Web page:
Spring Cleaning? What About Intestinal
Spring is traditionally a time for cleaning.
This was well-recognized by European herbalists who used a number of
herbs as "spring tonics"
or "spring cleansers." Many of these spring tonics provided
much needed vitamins
after a lengthy period of consuming stored foods. But they also included
the depurative herbs (herbs which clean the blood by unknown mechanisms)
and herbs for promoting digestion, including the bitter herbs wormwood
and gentian. Wormwood, as the name implies, was also traditionally used
to treat gastrointestinal worm infestation. So it could be that this
aspect was also part of the use of spring tonics.
Whether this is the case or not, it is true to say that the plant world has
long provided options to assist in the control of intestinal parasites. A few
of the more popular herbs are viewed below, together with a significant and
highly active anthelmintic herb from Traditional Chinese Medicine. But the
main thrust of this review is to suggest that synergistic activity via a combination
of these key herbs (with other herbal treatments as well to support digestion
and immunity etc.) will yield the best results.
Artemisia absinthium is well known to herbalists with particular application
to treating nematode infestation, especially infestation with Enterobius
or Ascaris.1,2 Wormwood has been used as an anthelmintic since ancient times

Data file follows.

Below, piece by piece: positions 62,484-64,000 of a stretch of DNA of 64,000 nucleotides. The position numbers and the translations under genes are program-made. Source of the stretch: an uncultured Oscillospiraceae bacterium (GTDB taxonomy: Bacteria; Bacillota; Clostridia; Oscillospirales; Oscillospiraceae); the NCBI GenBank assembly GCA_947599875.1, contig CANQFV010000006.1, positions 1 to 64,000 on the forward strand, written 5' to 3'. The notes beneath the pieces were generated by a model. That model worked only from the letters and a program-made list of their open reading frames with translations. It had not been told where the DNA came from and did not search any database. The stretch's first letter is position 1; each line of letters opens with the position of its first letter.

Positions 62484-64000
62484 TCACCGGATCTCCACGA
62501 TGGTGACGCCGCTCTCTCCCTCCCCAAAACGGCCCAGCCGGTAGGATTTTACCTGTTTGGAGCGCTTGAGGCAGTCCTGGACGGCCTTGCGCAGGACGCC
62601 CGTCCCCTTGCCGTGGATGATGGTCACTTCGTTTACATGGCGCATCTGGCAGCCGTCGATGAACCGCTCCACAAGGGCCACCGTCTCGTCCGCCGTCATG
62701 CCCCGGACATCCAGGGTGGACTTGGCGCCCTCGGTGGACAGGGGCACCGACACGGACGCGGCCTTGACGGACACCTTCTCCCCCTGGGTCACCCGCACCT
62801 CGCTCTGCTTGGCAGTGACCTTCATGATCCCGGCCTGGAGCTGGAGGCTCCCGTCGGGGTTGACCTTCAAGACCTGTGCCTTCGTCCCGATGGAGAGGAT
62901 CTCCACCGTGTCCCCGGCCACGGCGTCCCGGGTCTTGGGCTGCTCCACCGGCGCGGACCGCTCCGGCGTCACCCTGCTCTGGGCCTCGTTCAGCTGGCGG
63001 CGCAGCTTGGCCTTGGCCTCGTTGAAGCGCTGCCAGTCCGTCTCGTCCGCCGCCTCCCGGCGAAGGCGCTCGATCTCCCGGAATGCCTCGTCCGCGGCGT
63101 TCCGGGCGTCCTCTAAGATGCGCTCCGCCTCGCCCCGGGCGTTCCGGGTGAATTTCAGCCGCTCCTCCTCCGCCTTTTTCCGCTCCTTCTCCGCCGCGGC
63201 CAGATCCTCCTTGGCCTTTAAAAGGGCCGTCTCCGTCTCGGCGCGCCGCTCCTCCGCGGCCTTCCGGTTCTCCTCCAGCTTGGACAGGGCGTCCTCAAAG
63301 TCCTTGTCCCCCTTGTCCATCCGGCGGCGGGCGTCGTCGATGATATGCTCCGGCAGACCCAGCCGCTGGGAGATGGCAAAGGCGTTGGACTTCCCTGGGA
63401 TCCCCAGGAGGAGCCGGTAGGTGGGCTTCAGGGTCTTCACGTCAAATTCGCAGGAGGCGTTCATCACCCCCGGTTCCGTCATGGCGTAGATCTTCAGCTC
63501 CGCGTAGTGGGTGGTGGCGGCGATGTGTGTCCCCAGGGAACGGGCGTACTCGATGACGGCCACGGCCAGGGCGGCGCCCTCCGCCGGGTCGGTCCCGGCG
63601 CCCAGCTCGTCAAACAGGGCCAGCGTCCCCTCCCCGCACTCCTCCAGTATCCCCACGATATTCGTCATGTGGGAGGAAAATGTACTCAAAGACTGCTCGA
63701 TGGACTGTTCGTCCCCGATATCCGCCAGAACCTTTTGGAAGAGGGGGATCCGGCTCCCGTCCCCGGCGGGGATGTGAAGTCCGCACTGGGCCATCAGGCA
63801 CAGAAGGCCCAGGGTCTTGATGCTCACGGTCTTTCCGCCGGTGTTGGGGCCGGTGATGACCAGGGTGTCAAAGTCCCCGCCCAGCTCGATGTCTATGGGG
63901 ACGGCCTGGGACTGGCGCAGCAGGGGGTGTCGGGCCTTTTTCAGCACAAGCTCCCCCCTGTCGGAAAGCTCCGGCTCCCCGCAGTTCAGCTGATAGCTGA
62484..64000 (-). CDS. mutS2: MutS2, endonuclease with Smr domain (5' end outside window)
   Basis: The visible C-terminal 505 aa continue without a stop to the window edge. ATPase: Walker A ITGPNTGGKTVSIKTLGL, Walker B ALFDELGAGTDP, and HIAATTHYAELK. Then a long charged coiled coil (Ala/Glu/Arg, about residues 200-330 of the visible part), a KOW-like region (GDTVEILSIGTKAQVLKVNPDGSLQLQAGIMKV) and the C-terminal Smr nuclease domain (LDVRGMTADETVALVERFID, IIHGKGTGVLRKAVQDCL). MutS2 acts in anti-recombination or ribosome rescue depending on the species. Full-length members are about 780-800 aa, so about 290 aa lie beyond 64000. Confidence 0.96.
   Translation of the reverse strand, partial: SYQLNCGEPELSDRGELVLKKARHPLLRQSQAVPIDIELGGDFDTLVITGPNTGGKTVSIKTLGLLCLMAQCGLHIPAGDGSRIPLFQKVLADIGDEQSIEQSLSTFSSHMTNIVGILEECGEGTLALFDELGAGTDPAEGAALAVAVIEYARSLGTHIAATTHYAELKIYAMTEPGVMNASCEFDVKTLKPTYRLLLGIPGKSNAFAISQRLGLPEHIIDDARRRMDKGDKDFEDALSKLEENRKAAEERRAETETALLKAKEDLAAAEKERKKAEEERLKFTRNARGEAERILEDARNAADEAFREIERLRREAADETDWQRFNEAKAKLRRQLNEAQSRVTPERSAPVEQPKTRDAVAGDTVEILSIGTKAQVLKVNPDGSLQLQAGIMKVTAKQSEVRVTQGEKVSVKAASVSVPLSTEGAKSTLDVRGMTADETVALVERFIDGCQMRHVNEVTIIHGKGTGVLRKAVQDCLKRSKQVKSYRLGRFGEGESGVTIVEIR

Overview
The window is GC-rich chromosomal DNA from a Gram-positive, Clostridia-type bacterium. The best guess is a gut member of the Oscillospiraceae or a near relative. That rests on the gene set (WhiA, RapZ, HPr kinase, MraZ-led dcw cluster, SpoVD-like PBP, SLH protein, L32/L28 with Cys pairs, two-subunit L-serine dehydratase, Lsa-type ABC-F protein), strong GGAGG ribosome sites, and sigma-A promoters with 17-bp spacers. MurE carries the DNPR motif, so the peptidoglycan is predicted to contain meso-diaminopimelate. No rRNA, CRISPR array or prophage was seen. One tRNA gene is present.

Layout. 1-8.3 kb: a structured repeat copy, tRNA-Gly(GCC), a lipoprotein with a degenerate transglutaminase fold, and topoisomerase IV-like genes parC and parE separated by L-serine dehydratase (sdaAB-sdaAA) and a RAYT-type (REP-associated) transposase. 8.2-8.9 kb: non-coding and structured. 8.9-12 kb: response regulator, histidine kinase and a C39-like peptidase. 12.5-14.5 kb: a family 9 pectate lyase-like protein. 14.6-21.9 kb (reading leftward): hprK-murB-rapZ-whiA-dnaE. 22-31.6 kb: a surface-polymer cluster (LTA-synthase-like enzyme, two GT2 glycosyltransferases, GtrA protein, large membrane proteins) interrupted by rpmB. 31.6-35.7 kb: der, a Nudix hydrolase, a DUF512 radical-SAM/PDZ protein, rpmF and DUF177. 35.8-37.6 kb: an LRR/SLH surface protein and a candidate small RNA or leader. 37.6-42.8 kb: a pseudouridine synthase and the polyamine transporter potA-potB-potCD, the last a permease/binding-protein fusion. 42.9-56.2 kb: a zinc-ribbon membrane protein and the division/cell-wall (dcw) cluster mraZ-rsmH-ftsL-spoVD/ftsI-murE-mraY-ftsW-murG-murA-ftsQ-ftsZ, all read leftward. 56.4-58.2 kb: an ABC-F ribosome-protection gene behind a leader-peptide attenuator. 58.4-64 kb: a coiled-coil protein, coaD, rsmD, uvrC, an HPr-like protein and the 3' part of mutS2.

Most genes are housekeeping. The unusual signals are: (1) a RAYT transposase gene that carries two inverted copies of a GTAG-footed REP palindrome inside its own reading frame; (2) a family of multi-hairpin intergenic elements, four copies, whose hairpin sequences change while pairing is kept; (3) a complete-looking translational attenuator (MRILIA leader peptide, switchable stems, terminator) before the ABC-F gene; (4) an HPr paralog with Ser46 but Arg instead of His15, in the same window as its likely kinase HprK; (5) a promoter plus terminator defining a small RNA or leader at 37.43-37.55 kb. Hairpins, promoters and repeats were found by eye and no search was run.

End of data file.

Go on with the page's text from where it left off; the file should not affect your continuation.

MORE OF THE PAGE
and is currently utilized in many countries throughout the world for this
purpose. Wormwood tincture is employed in the West Indies as a worm preventative.3
Wormwood has also been used for the de-worming of horses, cows and sheep.4,5
Constituents of the aerial parts of wormwood include bitter substances (sesquiterpene
lactones, mainly absinthin) and an essential oil containing mainly terpenes.
The essential oil contains the potentially toxic monoterpene thujone and
for this reason the recommended therapeutic doses of wormwood should not
In vitro wormwood aqueous extract demonstrated anthelmintic activity towards
the nematode Trichostrongylus colubriformis.7 Thujone is also implicated
in the anthelmintic activity of wormwood. Experiments carried out in Edinburgh
in 1955 indicated the efficacy of thujone in eliminating Ascaris lumbricoides.8
Other Related Activity
Wormwood aqueous extract and alcohol extract strongly inhibited the in vitro
growth of the parasitic protozoa Naegleria fowleri. The sesquiterpene lactone
fraction isolated from the alcohol extract was also active.9
Wormwood powder (1.5 g/day) provided effective treatment for acute intestinal